The American Hockey League is planning to drop the puck on its next season on Feb. 5 in hopes of syncing up its schedule with the NHL and getting some fans into arenas for most, if not all, of its 31 teams.
AHL President and CEO Scott Howson said “everything’s on the table” when it comes to divisional alignment, formats and how many games are played, though beginning in early February answers one question after it became unrealistic to start the season Dec. 4 as initially planned because of the state of the COVID-19 pandemic.
“This gives us the best chance to have a significant season with fans in the building and we’ll just see what happens here in the next two months,” Howson said by phone after the AHL’s Board of Governors voted to approve the Feb. 5 start date. “We’re going to be flexible and we’re going to do everything we can to play.”
The AHL is the top minor league affiliate for the NHL, which is targeting a Jan. 1 start for the season. A typical AHL season usually starts after the NHL gets underway.
NHL Deputy Commissioner Bill Daly said he doesn’t expect the AHL announcement to affect the NHL’s planning. Daly said the AHL has kept the NHL informed during its decision-making process and that general managers were briefed last week on the developments.
“The NHL, they’re at sometime in January,” Howson said. “We aren’t tied directly to what the NHL does, but we want to be somewhat in sync, so Feb. 5 seemed like a good place even if there’s going to be a little longer cap than usual between the two leagues starting.”
No North American sport is more dependent on attendance than hockey, and the attempt to get some fans into buildings is a big reason for the February start. Howson pointed out that a vast majority of jurisdictions with AHL teams would not have allowed any fans as recently as a month ago, and there are hopes that changes by the middle of the winter.
“We’re moving in the right direction in some of our markets,” Howson said. “Hopefully that trend continues.”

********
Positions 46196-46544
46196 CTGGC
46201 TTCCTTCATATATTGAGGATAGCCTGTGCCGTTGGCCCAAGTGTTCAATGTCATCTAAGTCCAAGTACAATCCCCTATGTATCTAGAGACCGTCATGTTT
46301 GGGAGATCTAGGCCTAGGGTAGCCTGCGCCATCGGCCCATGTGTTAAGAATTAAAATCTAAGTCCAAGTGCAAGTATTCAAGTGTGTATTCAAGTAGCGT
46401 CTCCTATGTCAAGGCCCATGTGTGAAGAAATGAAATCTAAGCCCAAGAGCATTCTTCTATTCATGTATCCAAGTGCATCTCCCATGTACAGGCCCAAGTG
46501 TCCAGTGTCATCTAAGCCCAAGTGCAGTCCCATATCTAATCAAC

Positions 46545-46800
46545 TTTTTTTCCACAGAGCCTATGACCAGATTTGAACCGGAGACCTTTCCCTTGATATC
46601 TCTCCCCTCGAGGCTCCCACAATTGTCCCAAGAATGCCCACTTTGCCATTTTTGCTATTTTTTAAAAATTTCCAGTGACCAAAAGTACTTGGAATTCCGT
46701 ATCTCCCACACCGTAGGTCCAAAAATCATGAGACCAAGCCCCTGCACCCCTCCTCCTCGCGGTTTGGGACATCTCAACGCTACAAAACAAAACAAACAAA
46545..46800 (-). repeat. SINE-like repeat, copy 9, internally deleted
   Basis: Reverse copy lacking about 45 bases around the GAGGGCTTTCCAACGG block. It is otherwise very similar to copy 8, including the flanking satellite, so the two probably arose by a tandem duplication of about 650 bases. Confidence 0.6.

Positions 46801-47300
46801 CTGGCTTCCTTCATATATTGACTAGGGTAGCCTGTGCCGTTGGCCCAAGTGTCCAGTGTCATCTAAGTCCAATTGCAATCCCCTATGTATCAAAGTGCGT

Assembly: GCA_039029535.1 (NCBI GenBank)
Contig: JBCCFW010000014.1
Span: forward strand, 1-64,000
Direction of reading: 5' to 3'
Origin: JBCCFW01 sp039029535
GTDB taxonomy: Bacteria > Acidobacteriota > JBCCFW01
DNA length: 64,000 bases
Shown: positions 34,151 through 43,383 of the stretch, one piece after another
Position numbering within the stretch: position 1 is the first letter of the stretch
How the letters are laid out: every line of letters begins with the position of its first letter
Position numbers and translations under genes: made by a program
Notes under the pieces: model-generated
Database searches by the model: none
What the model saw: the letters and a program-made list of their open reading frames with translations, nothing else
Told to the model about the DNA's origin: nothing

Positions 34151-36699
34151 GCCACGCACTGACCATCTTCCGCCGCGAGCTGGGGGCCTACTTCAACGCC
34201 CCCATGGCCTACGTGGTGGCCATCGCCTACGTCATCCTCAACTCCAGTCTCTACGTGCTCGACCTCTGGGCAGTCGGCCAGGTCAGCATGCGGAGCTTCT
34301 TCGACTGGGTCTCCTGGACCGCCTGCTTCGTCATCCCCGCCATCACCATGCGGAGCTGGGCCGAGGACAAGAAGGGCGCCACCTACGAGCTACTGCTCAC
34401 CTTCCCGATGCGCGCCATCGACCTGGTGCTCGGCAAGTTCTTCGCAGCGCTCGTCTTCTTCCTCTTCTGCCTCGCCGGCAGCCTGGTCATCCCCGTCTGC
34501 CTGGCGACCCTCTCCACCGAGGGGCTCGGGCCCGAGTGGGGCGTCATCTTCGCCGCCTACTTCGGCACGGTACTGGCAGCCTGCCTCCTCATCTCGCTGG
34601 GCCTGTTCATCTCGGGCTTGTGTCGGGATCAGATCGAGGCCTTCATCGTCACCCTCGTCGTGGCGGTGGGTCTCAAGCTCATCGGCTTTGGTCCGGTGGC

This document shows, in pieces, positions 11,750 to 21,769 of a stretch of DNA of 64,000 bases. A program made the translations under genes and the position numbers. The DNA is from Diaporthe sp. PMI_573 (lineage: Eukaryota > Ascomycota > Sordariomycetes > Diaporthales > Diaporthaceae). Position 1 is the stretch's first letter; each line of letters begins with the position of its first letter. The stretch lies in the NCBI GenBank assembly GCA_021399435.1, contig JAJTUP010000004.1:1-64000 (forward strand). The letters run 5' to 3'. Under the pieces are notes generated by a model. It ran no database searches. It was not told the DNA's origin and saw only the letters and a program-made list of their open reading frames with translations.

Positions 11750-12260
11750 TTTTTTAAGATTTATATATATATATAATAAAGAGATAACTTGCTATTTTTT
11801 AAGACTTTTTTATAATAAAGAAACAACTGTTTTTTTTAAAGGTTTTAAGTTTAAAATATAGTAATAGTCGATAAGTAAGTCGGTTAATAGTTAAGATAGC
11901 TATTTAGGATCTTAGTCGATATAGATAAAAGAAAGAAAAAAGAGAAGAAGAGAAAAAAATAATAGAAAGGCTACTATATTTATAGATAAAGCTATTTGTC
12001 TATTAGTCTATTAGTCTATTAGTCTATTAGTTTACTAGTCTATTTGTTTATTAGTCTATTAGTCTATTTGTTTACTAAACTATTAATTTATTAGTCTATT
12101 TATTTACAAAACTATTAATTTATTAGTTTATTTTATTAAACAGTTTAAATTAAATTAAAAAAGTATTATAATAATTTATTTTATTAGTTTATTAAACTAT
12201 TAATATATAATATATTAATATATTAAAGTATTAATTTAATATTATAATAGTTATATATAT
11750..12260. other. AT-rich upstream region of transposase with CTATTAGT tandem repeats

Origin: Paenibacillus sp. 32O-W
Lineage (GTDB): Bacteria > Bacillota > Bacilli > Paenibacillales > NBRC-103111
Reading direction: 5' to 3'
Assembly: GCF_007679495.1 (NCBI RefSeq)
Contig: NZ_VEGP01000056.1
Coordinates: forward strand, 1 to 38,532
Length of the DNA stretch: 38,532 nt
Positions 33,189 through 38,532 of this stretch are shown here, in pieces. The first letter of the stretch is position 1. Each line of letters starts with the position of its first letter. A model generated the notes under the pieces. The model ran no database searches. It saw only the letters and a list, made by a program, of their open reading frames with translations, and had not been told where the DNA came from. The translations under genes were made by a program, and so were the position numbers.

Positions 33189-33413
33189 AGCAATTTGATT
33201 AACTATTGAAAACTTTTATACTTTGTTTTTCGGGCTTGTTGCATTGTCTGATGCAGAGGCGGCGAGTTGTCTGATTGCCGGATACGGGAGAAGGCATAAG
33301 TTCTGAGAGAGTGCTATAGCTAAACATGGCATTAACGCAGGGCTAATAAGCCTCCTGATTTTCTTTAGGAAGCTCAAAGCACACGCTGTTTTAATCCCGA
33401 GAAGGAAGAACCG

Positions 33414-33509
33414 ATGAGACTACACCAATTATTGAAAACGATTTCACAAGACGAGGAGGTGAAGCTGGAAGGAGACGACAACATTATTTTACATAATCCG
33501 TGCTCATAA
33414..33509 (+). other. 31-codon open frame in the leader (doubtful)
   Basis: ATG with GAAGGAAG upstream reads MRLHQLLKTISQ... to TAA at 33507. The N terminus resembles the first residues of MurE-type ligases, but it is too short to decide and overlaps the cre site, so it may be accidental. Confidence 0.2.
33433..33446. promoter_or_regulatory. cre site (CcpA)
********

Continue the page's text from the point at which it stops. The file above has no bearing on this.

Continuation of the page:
The ECHL — a tier below the AHL in North American minor league hockey — announced earlier this month that it will start its season on Dec. 11, with 13 of 26 teams participating right away. ECHL teams in Atlanta and Norfolk, Virginia, voluntarily opted out of this season.
Howson said that could happen in the AHL, but he wants to push back the deadline for opting out to ensure as many teams can play as possible.
“I think all our teams want to play, but nobody knows what’s going to happen,” he said.
One possibility involves the AHL adjusting to form a Canadian division if the NHL does so because of U.S.-Canada border restrictions, which would mean moving teams in Bakersfield and Stockton, California, and Utica, New York, north to be in the same country as their parent clubs. But a coronavirus testing pilot project in the province of Alberta that could reduce quarantine time when entering Canada provides hope that might not be necessary.
The AHL’s return-to-play task force will meet again next week to come up with a scheduling proposal, including a range of games played. The league could mimic Major League Baseball’s 2020 season by dividing teams into regional groups to reduce travel, including multiple games in the same city between teams.
It helps that the AHL normally has a team play three games in three days over the weekend to maximize attendance. Now those could become mini “series” to get through the season.
“It’s going to be a heavy regional schedule no matter what we do, so the teams that are close to each other are going to play each other more often,” Howson said. “Just being a little more cognizant of what the virus is doing and how can we combat that with our scheduling.”
The NHL already canceled the Winter Classic scheduled for New Year’s Day and All-Star Weekend set for late January because of no guarantee fans could attend. In making that announcement, the league said it had not altered its plans to start on or around Jan 1.
The NHL’s return-to-play committee of league and player representatives hasn’t yet met to discuss the 2021 season.
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